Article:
‘A truly sickening and callous fraud’: Accountant jailed after systematically exploiting a vulnerable man out of his home and savings
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A crooked accountant has been jailed for conning a man with learning difficulties out of his Harrogate home and out of more than £30,000 in savings.
73 year-old Sukhdev Singh of Chelwood Drive, Moor Allerton in Leeds, spent the money within a fortnight on expensive jewellery, gambling, bank transfers to accounts held by him in India, private school tuition fees and other domestic spending.
He persuaded his vulnerable victim into signing over his inherited £300,000 family home in an up-market location in Harrogate. He also made a sustained and determined but failed attempt to have the Title Deeds to the victim’s inherited Spanish holiday home fraudulently transferred to himself.
Today, detectives who led the investigation said Singh displayed astounding levels of arrogance, remaining unrepentant throughout his trial for what amounted to be a truly sickening and callous series of frauds perpetrated against a vulnerable victim.
The man Singh targeted - who North Yorkshire Police is not naming in order to protect his identity – is in his 50s but a psychologist who assessed him confirmed his mental capacity to be that of a 12-year-old, someone clearly vulnerable to potential exploitation.
Singh convinced the victim to let his sole-trader accountancy business, SS Singh & Co, receive and hold his savings subsequent to the death of his parents some years earlier.
Singh had learned of all the assets owned by the victim which had been bequeathed to him by his parents.
These assets included the property in Harrogate, an apartment in Spain and tens of thousands of pounds in offshore savings accounts held with banks based in Gibraltar and Jersey.
By 2016, Singh had transferred the victim’s Harrogate house into the ownership of a company owned and controlled by himself; namely SS and SK Lalli Ltd. The Land Registry Title of the property was thereafter held in the name of SS & SK Lalli Ltd which appeared to show a purchase price paid during the transaction. However, there was in fact no exchange of funds forthcoming from Singh to pay for the house which resulted in him obtaining the house for no payment whatsoever.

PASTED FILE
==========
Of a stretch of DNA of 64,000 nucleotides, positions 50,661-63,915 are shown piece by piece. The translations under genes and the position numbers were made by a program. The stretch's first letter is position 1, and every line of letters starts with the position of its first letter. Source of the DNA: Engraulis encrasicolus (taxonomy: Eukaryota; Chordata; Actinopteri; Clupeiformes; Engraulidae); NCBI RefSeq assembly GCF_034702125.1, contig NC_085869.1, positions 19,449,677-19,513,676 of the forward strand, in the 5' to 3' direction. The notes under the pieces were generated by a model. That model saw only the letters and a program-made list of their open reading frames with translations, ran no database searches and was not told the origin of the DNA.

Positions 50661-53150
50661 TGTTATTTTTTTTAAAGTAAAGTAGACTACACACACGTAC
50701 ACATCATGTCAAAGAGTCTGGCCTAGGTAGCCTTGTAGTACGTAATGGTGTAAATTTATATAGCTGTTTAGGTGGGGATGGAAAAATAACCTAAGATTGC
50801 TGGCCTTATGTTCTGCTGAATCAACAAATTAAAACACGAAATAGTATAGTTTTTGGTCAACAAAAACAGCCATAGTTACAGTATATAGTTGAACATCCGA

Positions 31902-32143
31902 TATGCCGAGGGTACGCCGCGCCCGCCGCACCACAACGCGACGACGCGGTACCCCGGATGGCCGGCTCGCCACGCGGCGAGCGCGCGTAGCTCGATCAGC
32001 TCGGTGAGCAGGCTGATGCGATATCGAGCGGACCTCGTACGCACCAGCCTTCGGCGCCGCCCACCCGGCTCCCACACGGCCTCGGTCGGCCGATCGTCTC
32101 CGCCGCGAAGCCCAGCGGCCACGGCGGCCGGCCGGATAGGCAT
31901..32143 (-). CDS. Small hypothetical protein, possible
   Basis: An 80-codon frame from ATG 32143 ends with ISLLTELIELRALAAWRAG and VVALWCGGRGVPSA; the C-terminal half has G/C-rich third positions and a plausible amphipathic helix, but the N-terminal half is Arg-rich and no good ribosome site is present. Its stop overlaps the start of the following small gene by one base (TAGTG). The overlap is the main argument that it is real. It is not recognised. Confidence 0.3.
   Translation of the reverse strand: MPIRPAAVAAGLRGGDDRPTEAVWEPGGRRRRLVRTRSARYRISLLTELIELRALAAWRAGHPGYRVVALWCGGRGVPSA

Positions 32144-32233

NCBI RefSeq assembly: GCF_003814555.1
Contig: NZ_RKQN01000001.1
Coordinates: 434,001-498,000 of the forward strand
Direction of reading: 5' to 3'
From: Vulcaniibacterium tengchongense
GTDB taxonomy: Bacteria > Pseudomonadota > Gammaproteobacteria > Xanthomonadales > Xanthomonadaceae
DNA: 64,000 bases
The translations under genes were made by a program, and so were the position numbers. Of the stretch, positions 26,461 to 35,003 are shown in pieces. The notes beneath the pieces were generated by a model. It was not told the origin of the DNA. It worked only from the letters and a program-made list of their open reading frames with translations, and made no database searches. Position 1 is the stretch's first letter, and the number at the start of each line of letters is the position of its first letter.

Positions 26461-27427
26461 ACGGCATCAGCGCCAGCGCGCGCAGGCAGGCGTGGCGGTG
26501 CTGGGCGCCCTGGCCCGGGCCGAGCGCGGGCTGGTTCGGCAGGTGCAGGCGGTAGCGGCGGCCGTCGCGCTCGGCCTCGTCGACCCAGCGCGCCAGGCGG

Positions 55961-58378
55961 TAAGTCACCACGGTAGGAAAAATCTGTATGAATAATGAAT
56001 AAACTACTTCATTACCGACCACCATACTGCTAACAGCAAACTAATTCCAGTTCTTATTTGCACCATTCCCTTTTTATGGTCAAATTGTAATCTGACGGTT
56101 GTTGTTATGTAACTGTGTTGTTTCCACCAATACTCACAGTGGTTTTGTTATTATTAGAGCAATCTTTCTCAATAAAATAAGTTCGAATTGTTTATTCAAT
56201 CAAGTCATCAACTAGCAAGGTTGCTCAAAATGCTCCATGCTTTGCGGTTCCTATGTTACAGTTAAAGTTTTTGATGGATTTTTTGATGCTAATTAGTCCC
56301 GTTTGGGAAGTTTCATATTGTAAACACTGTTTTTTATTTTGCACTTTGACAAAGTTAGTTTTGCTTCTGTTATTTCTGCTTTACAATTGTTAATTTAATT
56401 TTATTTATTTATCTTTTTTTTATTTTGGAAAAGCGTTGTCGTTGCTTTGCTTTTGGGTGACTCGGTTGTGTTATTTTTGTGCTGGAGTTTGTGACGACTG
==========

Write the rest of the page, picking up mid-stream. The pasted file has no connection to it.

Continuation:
During the same year, Singh travelled to Gibraltar with the victim where he persuaded him to close his savings account and transfer the balance of more than £34,000 into the UK bank account of SS Singh & Co held by Mr. Singh. The victim was led to believe that Singh would look after these funds on his behalf.
Singh then spent the whole of the £34,000 over the following two weeks on jewellery, gambling transactions, transfers to bank accounts held by Singh in India and other personal domestic spending.
From 2016 onwards, the victim continued to live at the Harrogate property, but had unwittingly become the tenant of Singh’s company without so much as a tenancy agreement to protect him.
The crooked accountant then suggested to the man that he could move from his home address into a flat. Had this happened, Singh would have been free to treat the house as his own.
In the meantime Singh made attempts to ‘help’ the victim to close his Jersey-based savings account and to transfer the account funds into the business account of SS Singh & Co. The police investigation was able to prevent this from happening.